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How to Decide Your Restaurant’s Menu

Designing a menu is one of the most challenging tasks new restaurants face. Between choosing the right foods and making appropriate style changes, the margin for error can be razor-thin. 

Here are some guidelines to make sure you cover all the essential details and create a well-rounded, visually appealing menu.

Selecting the Menu Items

Quality over quantity is the key to deciding your menu items. A cluttered menu with a wide array of choices is inconvenient to the customer. On the flip side, a concise menu with limited options makes the ordering process easier. The food items you select should also fit the following criteria:

  • Fresh ingredients
  • Consistently priced
  • In high demand
  • Available year-round
  • Easily stored
  • Consistent preparation time and process

These traits cover the fundamentals of good business: quality of the product and service, consistent supply and demand, easy production and streamlined distribution. They will naturally narrow down your list of menu item options, making it easier for you to decide what to include and what to leave out.

Write Everything Down

Designing a menu starts by writing everything down in an easily digestible format. Spreadsheets work best for some, while a simple pen and paper work better for others. You don’t have to write in any particular order at this stage. This is a brainstorming session where you can let your imagination roam.

Categorize the Items

Once you have a complete list of items, you can separate them into their respective categories: appetizer, breakfast, sandwiches, entrees and beverages. As you go through this process, identify the items that may be most popular and make them the focal points of each category. If you think a specific entree will be your top seller, put it toward the top.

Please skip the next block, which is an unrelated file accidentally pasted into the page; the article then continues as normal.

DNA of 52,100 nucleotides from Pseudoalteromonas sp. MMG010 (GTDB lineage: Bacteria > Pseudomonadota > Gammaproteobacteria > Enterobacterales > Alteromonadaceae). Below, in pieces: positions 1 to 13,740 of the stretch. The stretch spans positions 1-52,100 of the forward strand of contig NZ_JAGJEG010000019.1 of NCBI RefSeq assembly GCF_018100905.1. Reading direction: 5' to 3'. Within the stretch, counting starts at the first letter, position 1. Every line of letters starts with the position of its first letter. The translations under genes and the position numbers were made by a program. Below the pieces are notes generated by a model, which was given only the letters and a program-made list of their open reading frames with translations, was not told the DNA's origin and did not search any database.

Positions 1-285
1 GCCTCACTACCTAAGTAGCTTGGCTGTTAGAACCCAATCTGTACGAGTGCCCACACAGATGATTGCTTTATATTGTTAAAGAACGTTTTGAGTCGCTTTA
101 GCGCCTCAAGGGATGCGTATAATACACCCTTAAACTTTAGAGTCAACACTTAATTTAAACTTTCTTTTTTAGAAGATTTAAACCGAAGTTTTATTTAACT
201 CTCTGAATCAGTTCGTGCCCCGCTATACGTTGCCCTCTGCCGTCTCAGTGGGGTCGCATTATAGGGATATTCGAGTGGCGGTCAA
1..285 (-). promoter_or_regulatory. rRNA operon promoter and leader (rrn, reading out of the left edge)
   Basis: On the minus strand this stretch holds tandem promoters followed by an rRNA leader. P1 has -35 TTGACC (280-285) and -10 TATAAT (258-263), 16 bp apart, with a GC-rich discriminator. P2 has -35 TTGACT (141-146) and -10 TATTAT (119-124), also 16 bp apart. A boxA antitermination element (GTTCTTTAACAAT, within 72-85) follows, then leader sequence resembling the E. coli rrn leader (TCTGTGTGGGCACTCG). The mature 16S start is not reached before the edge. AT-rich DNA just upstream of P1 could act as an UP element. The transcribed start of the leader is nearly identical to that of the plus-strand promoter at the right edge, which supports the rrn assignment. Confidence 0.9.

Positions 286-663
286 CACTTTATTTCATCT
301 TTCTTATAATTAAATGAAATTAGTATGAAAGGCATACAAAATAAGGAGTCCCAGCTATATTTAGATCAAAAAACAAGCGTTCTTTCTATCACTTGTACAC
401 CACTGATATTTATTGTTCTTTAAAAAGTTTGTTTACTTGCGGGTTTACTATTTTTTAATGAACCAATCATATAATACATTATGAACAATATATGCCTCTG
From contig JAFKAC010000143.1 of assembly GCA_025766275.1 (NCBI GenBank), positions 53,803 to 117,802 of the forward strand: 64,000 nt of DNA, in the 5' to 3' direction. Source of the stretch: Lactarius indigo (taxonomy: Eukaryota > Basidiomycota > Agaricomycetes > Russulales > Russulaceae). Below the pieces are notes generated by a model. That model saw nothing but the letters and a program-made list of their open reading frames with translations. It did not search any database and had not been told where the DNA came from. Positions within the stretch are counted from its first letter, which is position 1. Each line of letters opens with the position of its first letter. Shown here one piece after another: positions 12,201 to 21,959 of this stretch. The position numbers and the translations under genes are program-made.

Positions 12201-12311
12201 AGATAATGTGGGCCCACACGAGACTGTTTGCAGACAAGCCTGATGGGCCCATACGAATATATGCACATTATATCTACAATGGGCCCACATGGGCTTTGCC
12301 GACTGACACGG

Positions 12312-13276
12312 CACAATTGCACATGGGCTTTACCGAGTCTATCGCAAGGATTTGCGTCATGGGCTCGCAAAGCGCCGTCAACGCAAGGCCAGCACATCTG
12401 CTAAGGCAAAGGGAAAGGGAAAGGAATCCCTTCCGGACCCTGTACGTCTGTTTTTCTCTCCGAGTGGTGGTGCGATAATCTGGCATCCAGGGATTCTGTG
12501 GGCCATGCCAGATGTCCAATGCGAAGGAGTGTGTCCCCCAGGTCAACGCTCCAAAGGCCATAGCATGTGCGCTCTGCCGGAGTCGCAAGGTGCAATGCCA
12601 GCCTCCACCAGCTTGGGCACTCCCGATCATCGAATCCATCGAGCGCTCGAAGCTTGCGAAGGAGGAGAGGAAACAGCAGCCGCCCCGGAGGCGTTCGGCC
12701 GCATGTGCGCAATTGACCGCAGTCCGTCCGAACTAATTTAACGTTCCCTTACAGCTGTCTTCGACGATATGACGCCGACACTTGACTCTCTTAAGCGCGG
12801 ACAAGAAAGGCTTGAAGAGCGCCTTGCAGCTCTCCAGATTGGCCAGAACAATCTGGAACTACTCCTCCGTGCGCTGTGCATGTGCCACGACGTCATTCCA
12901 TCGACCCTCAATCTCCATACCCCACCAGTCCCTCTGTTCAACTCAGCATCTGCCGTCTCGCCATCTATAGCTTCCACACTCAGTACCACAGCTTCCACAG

Use Relative Pricing

Assign reasonable prices to each item after categorizing everything. One psychological trick you can use is grouping the cheapest/least popular dishes close to the most expensive items. Customers will be more likely to order the inexpensive dishes, giving your profits a nice boost.

Designing the Menu

For help designing your digital menu, please see the resource below.

Provided by Chowly – experts in menu optimization

Once you nail down the logistics of your menu, you can focus on the design. The menu should display your food and beverage items in a visually pleasing yet readable manner that matches the building’s overall style.

Choose an Appropriate Layout

You want to organize your menu’s layout so customers’ eyes gravitate toward specific areas. This strategy, known as the golden triangle, puts your items in the three areas people are most likely to look:

  • Middle: Place your special dishes and limited items here.
  • Top right: Place your entrees and main courses here.
  • Top left: Put your appetizers and light dishes here.

You can also split things up into more subcategories depending on your variety of dishes. For example, a pizza parlor could split its most popular entrees into pizza, wings and sandwich sections. Here are some other tips you should keep in mind when creating the layout: